For The Outlaws, it was always about the music.
For 40 years, the Southern Rock legends celebrated triumphs, endured tragedies and survived legal nightmares to remain one of the most influential and best-loved bands of the genre. Now The Outlaws return with new music, new focus and an uncompromising new mission: It’s about a band of brothers bound together by history, harmony and the road. It’s about a group that respects its own legacy while refusing to be defined by its past. But most of all, it’s about pride.
CLICK HERE FOR TICKETS
or Call: 607-749-4900
History lesson: Formed in Tampa in 1972, The Outlaws – known for their triple-guitar rock attack and three-part country harmonies – became one of the first acts signed by Clive Davis (at the urging of Ronnie Van Zant) to his then-fledgling Arista Records. The band’s first three albums The Outlaws, Lady In Waiting and Hurry Sundown – featuring such rock radio favorites as ‘There Goes Another Love Song’, ‘Green Grass & High Tides’, ‘Knoxville Girl’ and ‘Freeborn Man’ – would become worldwide gold and platinum landmarks of the Southern Rock era. Known as ‘The Florida Guitar Army’ by their fans, The Outlaws earned a formidable reputation as an incendiary live act touring with friends The Allman Brothers, Lynyrd Skynyrd, The Marshall Tucker Band and The Charlie Daniels Band as well as The Doobie Brothers, The Who, Eagles and The Rolling Stones. Henry Paul left after the group’s third album to form The Henry Paul Band for Atlantic Records, and later co-founded the multi-Platinum country trio Blackhawk. Over the next 20+ years, The Outlaws would experience rampant personnel changes, tonal missteps, ill-fated reunions and bitter trademark battles that left fans – not to mention Paul and Yoho – frustrated and saddened. And with the tragic deaths of co-founding members Frank O’Keefe and Billy Jones in 1995, and especially songwriter/vocalist/lead guitarist Hughie Thomasson in 2007, it was feared that The Outlaws’ trail had come to an end.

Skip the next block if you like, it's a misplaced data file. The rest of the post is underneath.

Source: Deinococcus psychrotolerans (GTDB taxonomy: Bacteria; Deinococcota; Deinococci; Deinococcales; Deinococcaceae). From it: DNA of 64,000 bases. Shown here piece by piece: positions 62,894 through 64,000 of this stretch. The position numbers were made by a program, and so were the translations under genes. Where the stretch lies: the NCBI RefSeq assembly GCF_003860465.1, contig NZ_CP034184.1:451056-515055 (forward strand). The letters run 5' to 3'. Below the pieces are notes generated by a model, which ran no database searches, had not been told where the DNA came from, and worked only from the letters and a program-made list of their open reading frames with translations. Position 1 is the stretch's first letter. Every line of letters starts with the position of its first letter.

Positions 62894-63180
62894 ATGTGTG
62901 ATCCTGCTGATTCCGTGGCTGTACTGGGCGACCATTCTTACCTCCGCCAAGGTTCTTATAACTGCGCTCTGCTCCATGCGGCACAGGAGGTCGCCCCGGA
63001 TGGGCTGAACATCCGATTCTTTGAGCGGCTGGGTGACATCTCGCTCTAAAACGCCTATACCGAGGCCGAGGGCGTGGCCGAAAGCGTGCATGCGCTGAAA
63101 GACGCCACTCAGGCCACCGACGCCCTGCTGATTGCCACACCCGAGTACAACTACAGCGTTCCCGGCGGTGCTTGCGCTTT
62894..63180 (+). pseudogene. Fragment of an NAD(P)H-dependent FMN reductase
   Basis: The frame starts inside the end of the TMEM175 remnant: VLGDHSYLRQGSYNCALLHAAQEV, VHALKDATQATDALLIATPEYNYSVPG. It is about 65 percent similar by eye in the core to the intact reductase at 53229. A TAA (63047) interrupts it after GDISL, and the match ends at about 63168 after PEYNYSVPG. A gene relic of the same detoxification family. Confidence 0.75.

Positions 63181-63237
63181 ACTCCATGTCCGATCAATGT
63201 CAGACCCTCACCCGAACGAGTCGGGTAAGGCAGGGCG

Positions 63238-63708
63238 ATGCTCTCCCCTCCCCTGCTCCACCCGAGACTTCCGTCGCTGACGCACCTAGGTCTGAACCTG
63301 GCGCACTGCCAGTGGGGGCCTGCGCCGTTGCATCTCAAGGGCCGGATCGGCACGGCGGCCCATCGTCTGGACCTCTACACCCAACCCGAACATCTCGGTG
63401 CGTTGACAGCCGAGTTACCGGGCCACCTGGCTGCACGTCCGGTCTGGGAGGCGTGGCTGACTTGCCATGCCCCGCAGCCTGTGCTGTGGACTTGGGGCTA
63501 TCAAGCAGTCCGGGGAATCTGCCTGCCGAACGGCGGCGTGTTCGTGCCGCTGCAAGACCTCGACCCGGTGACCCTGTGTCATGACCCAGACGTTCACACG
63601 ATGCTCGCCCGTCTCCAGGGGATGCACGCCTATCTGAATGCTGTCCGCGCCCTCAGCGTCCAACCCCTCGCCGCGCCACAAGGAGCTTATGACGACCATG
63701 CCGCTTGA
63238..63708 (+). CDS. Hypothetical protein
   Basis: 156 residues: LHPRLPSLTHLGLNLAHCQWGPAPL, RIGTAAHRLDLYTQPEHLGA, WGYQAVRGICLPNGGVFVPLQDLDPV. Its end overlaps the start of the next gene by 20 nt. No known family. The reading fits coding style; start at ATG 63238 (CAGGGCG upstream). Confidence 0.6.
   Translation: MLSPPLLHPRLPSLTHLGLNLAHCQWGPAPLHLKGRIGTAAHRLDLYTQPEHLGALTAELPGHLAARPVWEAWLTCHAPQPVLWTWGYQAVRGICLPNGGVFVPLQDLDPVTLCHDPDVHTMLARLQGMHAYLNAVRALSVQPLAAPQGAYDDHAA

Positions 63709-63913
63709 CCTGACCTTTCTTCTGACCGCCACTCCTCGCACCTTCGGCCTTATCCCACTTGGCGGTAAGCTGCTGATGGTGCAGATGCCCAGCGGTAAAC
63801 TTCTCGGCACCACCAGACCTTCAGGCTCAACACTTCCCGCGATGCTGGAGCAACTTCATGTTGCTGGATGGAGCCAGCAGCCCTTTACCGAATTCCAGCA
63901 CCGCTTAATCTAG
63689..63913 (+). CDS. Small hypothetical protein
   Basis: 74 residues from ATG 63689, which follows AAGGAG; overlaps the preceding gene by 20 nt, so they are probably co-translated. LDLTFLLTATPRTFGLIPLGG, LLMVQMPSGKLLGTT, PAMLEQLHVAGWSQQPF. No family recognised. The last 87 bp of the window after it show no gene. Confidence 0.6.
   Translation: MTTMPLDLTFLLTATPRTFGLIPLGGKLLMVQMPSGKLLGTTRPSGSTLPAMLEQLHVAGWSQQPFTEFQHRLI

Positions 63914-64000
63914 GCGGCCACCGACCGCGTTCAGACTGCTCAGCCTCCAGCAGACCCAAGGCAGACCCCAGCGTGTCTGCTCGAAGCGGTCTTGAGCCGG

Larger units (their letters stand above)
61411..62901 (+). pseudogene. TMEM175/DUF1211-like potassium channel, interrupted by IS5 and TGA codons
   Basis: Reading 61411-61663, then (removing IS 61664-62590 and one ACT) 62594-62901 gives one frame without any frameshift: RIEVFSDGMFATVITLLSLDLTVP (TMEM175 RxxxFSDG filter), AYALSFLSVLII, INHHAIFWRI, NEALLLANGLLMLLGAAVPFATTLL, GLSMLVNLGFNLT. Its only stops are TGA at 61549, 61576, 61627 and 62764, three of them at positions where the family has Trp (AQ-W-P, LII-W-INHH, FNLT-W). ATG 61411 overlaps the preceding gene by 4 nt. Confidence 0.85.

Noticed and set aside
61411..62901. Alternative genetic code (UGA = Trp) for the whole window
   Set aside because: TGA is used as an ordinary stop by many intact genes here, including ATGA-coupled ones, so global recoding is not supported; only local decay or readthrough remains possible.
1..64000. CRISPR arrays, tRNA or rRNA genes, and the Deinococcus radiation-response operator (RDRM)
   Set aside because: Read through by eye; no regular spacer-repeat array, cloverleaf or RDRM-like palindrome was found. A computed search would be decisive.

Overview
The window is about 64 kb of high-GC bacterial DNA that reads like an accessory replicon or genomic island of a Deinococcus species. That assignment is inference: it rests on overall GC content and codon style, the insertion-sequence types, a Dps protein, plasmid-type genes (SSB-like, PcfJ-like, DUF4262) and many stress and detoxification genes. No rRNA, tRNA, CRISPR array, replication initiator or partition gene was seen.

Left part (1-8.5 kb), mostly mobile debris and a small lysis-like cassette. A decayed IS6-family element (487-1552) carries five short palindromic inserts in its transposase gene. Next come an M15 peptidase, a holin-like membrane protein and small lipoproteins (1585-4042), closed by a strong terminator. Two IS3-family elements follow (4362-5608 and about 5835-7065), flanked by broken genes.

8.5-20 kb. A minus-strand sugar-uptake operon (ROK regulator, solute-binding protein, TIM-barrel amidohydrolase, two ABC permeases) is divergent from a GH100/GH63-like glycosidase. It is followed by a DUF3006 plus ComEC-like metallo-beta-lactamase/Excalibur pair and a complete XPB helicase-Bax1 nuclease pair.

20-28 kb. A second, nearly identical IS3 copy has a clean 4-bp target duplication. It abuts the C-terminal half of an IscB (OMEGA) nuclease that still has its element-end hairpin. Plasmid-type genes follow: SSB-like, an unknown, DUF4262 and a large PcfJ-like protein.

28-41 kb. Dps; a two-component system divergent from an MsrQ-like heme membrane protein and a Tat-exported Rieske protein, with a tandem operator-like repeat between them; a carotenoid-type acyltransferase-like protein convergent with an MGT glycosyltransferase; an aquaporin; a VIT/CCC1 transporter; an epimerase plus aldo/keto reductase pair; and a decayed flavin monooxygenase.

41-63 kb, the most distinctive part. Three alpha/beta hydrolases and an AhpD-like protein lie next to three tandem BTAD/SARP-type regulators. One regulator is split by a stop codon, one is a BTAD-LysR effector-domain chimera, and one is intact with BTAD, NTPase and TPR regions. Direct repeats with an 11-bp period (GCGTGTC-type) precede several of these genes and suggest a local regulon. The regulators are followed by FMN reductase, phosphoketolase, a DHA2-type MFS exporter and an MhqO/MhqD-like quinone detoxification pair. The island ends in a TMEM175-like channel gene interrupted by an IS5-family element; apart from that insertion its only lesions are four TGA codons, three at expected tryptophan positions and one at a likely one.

“The Outlaws were the one area of my career where I had regrets,” admits Paul. “More importantly, I think it was the one area in my career where I thought I still have something to prove. I felt compelled to stick my neck out and take a chance of putting this band back together. I knew we would be judged, but I hoped we would be judged on our abilities.”
Along with founding members Paul and Yoho, the band features several of Southern Rock’s most respected veterans: Keyboardist/vocalist Dave Robbins is a co-founding member of Blackhawk, and has written hit songs for artists that include Restless Heart, Kenny Rogers and Eric Clapton. Longtime Outlaws’ bassist/vocalist Randy Threet has performed with Trisha Yearwood, Pam Tillis and Blackhawk, and is familiar to TV audiences from USA Network’s ‘Nashville Star’. Lead guitarist Steve ‘Grits’ Grisham was a member of the Soldiers Of Fortune era Outlaws, as well as a noted songwriter whose tracks include The Henry Paul Band’s Top 40 hit, ‘Keepin’ Our Love Alive’. Co-lead guitarist Dale Oliver is one of Nashville’s most versatile producers/songwriters/musicians and was formerly Blackhawk’s lead guitarist and bandleader for more than 10 years, co-writing their hit ‘Almost A Memory Now’. “From the very beginning, The Outlaws had heart,” Monte Yoho says. “And a lot of people who come out and see this incarnation of the band now are responding to the exact same things we used to put on stage in the ‘70s and ‘80s.”
WATCH (Vintage Outlaws):